Sketches

Sketches

5.0 5
by Eric Walters
     
 

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After fleeing her home, suburban-bred Dana struggles to survive in the alleys, squats, and subway stations of downtown Toronto. Dana’s graffiti on an underpass catches the eye of a counselor at Sketches, a drop-in center where homeless teens can express themselves through art. As Dana works on a painting, she begins to confront the reason she left home. The… See more details below

Overview

After fleeing her home, suburban-bred Dana struggles to survive in the alleys, squats, and subway stations of downtown Toronto. Dana’s graffiti on an underpass catches the eye of a counselor at Sketches, a drop-in center where homeless teens can express themselves through art. As Dana works on a painting, she begins to confront the reason she left home. The truth of what her stepfather did to her is trying to break free, but will it come out through her paintbrush or the blade of a knife? This gritty, honest portrayal of street life from acclaimed Canadian author Eric Walters is a testament to the healing power of art.

Editorial Reviews

KLIATT
AGERANGE: Ages 15 to 18.

Homeless kids, throwaway teens living on the streets, are a growing problem in many big cities. In this novel, 15-year-old Dana is one of them, having fled the comforts of her suburban home and abusive stepfather for a much more precarious existence living hand to mouth. She is soon adopted into a small street family consisting of herself, Brent and Ashley--people she would have crossed the street to avoid in a previous life. They look out for each other and spend most of each day panhandling, squeegeeing car windows, and stealing to buy food and cigarettes (and sometimes drugs), and trying to find a safe place to spend each night. They have no future and no options until Dana discovers Sketches, a real place in Toronto, which encourages street kids to come in and express themselves artistically. Sketches offers supplies, counselors, an occasional bed, and some food. It also provides inspiration and ways for kids to get off the street by using their artistic talents instead of begging or hooking. The book is written to point out the problem of homeless runaways, praise the services of a place like Sketches, and invest the homeless with sympathy in a world where they are generally invisible. These characters are more salvageable than many real-life homeless teens since they are not addicted to hard drugs, nor do they sell their bodies under the tight control of pimps. Thus, because of the kind ministrations of the counselors at Sketches, all three of them survive and prevail. Good for demonstrating the problems of homeless teens, this novel is not quite gritty enough to be fully realistic. Reviewer: Myrna Marler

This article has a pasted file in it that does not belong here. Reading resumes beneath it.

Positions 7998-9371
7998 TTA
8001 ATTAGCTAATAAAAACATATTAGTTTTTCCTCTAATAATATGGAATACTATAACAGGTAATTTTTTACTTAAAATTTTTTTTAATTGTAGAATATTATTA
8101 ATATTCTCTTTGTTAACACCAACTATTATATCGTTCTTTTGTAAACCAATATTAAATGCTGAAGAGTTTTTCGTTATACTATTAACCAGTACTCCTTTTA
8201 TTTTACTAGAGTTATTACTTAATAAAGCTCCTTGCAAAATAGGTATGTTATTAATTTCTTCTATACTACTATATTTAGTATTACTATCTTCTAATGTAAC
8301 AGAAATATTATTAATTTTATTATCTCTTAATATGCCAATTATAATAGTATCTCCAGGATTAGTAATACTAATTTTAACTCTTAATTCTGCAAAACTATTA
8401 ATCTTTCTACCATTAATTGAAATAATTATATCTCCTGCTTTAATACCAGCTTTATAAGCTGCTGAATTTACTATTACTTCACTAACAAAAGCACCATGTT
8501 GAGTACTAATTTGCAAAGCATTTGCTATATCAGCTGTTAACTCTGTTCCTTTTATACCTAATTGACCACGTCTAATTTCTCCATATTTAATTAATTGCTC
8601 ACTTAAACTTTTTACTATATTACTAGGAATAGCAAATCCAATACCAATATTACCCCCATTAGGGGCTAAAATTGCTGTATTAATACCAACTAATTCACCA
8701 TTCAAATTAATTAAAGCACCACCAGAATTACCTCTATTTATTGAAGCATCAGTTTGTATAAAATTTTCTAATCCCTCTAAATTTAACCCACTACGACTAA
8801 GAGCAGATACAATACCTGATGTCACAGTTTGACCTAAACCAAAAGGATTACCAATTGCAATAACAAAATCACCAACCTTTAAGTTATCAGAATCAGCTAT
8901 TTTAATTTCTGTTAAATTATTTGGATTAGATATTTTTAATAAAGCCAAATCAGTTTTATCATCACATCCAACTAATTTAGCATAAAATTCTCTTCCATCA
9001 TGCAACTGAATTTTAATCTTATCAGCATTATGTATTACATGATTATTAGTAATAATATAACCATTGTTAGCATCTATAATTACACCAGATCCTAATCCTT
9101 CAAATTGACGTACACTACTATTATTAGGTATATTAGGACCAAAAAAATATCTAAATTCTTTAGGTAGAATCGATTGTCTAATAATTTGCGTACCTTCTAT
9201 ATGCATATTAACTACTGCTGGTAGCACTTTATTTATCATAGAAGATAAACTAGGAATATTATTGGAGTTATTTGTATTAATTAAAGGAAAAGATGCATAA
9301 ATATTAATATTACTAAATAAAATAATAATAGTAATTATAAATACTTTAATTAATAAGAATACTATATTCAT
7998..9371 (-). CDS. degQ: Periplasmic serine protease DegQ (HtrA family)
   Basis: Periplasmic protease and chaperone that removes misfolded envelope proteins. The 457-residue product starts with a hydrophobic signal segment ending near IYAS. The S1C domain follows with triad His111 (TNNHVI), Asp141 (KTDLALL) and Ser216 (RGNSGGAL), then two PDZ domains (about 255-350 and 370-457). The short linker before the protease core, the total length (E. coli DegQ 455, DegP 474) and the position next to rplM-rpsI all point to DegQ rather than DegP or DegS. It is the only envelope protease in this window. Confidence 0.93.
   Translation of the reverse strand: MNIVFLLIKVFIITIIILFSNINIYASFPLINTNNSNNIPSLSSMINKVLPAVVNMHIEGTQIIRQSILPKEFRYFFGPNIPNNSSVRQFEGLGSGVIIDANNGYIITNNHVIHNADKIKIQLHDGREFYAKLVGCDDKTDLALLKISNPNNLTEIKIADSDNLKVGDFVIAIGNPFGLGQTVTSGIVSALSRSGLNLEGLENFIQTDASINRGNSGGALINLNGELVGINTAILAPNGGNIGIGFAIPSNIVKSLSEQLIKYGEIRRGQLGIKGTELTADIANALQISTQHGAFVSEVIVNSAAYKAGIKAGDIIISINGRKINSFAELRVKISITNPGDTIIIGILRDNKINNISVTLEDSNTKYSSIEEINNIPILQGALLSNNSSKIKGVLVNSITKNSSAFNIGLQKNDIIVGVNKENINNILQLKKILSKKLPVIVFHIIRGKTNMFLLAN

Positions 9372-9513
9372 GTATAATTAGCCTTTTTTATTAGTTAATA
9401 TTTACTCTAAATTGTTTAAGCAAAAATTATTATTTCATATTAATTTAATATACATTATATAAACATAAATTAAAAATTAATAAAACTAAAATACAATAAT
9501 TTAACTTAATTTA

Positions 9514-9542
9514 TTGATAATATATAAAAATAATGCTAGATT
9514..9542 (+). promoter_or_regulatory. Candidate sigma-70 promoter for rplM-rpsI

March 2008 (Vol. 42, No.2)

Children's Literature - Carol Ann Lloyd-Stanger
Dana's friends on the street are not clear why she ran away from home, but they welcome her to their lives and help her begin to build relationships of trust. As Dana tries to forget her mother, her sister, and especially her stepfather and erase the person she used to be, one part of her former life follows her—a love for art. When a stranger sees Dana spray-painting on an underpass, he invites her to come to Sketchers, a drop-in art center for homeless teens. The center offers a little bit of food and a lot of safety and acceptance. Slowly, Dana is able to help her friends understand her need to create and glimpse the possibility of a life that includes more than worrying about food and shelter, but the darkness in Dana's past will not stay hidden forever. Can she learn to trust enough to confront her fear and in the process save herself and her little sister? The mature themes are sensitively handled, and the book ends on a hopeful note. This book is best for older readers. Reviewer: Carol Ann Lloyd-Stanger